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An employer has 6 applicants for a programming position

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An employer has 6 applicants for a programming position  [#permalink]

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10 Sep 2016, 06:10
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15% (low)

Question Stats:

75% (01:10) correct 25% (01:31) wrong based on 88 sessions

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An employer has 6 applicants for a programming position and 4 applicants for a manager position. If the employer must hire 3 programmers and 2 managers, what is the total number of ways the employer can make the selection?

a) 1,490
b) 132
c) 120
d) 60
e) 23
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Re: An employer has 6 applicants for a programming position  [#permalink]

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10 Sep 2016, 06:21
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azamaka wrote:
An employer has 6 applicants for a programming position and 4 applicants for a manager position. If the employer must hire 3 programmers and 2 managers, what is the total number of ways the employer can make the selection?

a) 1,490
b) 132
c) 120
d) 60
e) 23

6C3 * 4C2 = 120. Answer C.
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Re: An employer has 6 applicants for a programming position  [#permalink]

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19 Nov 2017, 13:49
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azamaka wrote:
An employer has 6 applicants for a programming position and 4 applicants for a manager position. If the employer must hire 3 programmers and 2 managers, what is the total number of ways the employer can make the selection?

a) 1,490
b) 132
c) 120
d) 60
e) 23

Take the task of selecting employees and break it into stages.

Stage 1: Select 3 programmers to hire
Since the order in which we select the programmers does not matter, we can use combinations.
We can select 3 programmers from 6 programmers in 6C3 ways (20 ways)
So, we can complete stage 1 in 20 ways

If anyone is interested, we have a free video on calculating combinations (like 6C3) in your head: http://www.gmatprepnow.com/module/gmat- ... /video/789

Stage 2: Select 2 managers to hire
Once again, we can use combinations
We can select 2 managers from 4 applicants in 4C2 ways (6 ways)
So, we can complete stage 2 in 6 ways

By the Fundamental Counting Principle (FCP), we can complete the 2 (and thus hire all of the people) in (20)(6) ways (= 120 ways)

Note: the FCP can be used to solve the MAJORITY of counting questions on the GMAT. So, be sure to learn it.

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Re: An employer has 6 applicants for a programming position  [#permalink]

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22 Nov 2017, 11:25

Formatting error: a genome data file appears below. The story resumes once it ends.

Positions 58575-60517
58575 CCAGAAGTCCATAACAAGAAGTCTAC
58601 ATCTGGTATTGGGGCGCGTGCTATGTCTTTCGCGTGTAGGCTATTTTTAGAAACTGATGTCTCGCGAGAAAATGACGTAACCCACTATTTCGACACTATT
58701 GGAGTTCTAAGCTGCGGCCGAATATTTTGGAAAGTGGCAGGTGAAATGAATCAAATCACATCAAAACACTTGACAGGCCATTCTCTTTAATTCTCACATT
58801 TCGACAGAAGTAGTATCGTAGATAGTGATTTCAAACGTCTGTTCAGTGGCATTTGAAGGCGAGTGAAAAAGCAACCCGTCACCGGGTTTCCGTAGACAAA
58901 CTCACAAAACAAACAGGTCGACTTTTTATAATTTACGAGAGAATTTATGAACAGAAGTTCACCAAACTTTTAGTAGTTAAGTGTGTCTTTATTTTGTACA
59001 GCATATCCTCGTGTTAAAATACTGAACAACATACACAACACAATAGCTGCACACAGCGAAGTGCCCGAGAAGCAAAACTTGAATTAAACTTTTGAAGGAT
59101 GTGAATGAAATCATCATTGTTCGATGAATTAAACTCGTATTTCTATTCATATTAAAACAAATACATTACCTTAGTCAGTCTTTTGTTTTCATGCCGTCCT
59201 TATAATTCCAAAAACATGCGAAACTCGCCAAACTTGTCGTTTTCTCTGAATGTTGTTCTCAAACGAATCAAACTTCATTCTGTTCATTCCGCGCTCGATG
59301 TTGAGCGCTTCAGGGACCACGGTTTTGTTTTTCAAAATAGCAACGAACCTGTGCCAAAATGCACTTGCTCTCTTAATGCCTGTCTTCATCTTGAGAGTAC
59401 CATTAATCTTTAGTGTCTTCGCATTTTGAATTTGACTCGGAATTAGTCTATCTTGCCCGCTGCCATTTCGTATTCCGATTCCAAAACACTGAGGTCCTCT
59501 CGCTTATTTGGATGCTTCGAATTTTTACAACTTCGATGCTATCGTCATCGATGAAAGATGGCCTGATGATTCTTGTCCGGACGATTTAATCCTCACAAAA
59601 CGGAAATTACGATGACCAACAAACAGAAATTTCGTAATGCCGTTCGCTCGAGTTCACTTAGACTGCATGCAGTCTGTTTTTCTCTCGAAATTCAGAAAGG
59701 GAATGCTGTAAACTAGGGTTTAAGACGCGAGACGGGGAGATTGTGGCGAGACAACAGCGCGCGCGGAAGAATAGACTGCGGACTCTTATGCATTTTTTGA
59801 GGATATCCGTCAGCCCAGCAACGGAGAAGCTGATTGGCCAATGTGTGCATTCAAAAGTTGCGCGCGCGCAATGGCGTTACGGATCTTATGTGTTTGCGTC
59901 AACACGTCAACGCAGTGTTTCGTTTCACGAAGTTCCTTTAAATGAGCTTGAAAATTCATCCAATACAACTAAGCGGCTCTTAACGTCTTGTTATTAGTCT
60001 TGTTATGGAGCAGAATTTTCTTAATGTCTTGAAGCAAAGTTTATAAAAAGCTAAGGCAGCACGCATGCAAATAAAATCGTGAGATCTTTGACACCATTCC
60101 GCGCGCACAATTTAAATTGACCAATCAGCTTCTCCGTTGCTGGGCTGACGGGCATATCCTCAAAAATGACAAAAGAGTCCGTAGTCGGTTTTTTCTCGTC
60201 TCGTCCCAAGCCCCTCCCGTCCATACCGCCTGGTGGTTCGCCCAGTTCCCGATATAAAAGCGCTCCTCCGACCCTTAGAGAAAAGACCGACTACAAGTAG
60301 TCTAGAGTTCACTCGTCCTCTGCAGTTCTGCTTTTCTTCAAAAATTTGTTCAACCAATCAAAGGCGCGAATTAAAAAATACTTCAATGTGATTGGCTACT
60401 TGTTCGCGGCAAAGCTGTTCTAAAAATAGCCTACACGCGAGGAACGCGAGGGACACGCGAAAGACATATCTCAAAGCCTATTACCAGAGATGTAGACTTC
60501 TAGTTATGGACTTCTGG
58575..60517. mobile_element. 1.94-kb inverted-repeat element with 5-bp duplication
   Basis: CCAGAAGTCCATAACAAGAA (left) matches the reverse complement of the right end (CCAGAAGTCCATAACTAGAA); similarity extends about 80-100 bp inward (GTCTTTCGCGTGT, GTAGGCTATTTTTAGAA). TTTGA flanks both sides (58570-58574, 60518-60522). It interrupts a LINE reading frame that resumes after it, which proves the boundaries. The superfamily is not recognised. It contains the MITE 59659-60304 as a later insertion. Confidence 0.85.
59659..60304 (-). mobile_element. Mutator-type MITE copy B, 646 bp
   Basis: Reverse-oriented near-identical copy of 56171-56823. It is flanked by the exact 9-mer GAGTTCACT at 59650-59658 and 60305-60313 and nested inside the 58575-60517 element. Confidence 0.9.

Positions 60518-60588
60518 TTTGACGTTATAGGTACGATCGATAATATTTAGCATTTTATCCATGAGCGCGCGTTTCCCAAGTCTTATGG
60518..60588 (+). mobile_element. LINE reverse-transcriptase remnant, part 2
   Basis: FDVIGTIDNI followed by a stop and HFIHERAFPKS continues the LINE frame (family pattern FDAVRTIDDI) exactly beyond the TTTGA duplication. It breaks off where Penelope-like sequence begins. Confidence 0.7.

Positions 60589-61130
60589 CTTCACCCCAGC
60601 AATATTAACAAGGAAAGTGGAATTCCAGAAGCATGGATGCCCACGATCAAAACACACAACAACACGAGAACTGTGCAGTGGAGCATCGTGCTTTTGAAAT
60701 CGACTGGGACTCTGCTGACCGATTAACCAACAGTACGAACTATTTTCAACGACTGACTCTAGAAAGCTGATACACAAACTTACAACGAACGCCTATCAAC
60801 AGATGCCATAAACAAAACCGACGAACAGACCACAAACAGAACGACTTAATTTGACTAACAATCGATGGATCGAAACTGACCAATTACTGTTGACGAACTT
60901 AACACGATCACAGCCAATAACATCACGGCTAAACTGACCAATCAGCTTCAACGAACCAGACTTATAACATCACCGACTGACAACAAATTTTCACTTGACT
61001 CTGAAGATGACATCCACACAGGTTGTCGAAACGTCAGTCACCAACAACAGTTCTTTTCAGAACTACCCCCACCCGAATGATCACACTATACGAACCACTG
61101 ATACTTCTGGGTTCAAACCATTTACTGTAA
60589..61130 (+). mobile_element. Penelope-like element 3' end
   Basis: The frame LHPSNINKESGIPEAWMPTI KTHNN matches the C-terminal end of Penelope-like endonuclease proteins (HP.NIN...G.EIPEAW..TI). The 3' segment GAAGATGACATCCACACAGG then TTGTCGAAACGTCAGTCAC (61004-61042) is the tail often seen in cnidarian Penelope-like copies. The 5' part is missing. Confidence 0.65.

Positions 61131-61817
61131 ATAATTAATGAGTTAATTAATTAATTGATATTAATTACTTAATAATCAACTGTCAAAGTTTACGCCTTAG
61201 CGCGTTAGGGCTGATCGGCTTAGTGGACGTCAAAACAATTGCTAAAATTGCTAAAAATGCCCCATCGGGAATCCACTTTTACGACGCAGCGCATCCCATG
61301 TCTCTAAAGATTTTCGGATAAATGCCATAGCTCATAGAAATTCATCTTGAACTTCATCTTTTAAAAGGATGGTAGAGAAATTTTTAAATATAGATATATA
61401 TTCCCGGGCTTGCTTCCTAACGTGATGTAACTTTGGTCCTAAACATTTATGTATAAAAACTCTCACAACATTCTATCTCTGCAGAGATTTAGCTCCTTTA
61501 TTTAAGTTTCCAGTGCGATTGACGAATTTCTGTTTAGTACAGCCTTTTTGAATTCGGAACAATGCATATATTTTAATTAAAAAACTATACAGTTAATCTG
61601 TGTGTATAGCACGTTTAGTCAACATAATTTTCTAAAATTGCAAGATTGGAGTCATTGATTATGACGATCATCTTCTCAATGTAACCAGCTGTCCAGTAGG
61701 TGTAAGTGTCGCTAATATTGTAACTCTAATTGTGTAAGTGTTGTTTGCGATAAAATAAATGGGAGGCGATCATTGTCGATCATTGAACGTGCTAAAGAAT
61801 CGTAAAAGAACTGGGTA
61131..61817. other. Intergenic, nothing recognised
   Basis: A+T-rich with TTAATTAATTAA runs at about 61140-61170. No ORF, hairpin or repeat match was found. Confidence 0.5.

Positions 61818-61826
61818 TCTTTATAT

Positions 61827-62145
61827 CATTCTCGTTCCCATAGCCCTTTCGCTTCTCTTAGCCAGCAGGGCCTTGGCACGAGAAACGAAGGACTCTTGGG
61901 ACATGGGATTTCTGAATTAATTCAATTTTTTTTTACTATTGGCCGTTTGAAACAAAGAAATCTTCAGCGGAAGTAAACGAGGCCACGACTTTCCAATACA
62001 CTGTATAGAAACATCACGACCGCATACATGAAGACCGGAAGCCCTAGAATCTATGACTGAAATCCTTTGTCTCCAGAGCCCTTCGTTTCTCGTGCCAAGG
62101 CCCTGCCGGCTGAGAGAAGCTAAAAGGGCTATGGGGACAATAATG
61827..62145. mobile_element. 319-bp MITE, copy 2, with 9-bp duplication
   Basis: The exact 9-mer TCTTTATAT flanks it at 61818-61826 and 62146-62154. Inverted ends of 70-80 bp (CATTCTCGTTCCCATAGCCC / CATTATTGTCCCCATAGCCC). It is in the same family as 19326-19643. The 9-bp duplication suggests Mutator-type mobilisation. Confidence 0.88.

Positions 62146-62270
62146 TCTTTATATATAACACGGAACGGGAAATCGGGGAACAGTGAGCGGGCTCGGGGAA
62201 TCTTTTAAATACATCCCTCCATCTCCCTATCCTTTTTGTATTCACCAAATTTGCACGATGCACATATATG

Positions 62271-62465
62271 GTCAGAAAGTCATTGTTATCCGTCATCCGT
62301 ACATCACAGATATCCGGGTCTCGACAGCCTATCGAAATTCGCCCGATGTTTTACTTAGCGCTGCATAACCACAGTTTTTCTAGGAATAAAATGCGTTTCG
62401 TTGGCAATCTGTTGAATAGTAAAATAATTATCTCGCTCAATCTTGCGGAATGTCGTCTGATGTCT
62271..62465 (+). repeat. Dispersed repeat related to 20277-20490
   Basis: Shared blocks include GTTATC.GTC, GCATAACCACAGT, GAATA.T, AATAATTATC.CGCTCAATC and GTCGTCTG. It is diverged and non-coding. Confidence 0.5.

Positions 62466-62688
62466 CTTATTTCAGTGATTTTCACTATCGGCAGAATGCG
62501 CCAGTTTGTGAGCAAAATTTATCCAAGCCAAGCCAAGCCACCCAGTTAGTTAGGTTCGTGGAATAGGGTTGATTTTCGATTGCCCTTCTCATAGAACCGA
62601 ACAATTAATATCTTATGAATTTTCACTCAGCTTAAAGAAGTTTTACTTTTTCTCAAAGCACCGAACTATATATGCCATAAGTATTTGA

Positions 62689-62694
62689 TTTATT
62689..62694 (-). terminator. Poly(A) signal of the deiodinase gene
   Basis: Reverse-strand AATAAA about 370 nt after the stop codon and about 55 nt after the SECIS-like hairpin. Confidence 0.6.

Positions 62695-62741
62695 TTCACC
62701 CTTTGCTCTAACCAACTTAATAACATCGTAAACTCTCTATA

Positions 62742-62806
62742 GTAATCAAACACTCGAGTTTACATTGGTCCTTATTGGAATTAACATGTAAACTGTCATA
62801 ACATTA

azamaka wrote:
An employer has 6 applicants for a programming position and 4 applicants for a manager position. If the employer must hire 3 programmers and 2 managers, what is the total number of ways the employer can make the selection?

a) 1,490
b) 132
c) 120
d) 60
e) 23

The programmers can be selected in 6C3 = 6!/3![(6-3)!] = (6 x 5 x 4)/3! = (6 x 5 x 4)/(3 x 2) = 20 ways.

The managers can be selected in 4C2 = 4!/[2!(4-2)!] = (4 x 3)/2! = 6 ways.

Thus, the total number of ways to select the group is 20 x 6 = 120.

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Joined: 04 Feb 2019
Posts: 1
Re: An employer has 6 applicants for a programming position  [#permalink]

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05 Feb 2019, 17:13
Why do we do 20x6 and not 20 + 6?
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Re: An employer has 6 applicants for a programming position  [#permalink]

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05 Feb 2019, 18:27
mtoti1 wrote:
Why do we do 20x6 and not 20 + 6?

Hi mtoti1.

That's a great question.

We multiply rather than add because we aren't adding the two sets of possible groups together. We are making combinations of the groups in the two sets of possible groups.

To see why we multiply to arrive at the numbers of combinations of possible groups, consider the following.

We can choose combinations of possible groups in the following way.

We first choose one of the 20 possible groups of programmers. Then we choose one of the 6 possible groups of managers.

So, for every group of programmers, we have 6 ways to choose a group of managers.

If we choose group 1 of the 20 possible groups of programmers, we have 6 ways to choose managers. So, we have 6 ways to choose after we choose group 1 of the programmers.

If we choose group 2 of the 20 different groups of programmers, we again have 6 ways to choose managers. So, we have 6 ways to choose after we choose group 2 of the programmers.

If we choose group 3 of the programmers, we have again 6 different ways to choose managers.

We have 20 total ways to choose programmers, and, for each of those, there are 6 different ways to choose managers.

So, once we know that we have 20 ways to choose programmers and 6 ways to choose managers, we can calculate that we have 20 x 6 = 120 ways to choose a group of programmers and then a group of managers.
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Re: An employer has 6 applicants for a programming position   [#permalink] 05 Feb 2019, 18:27
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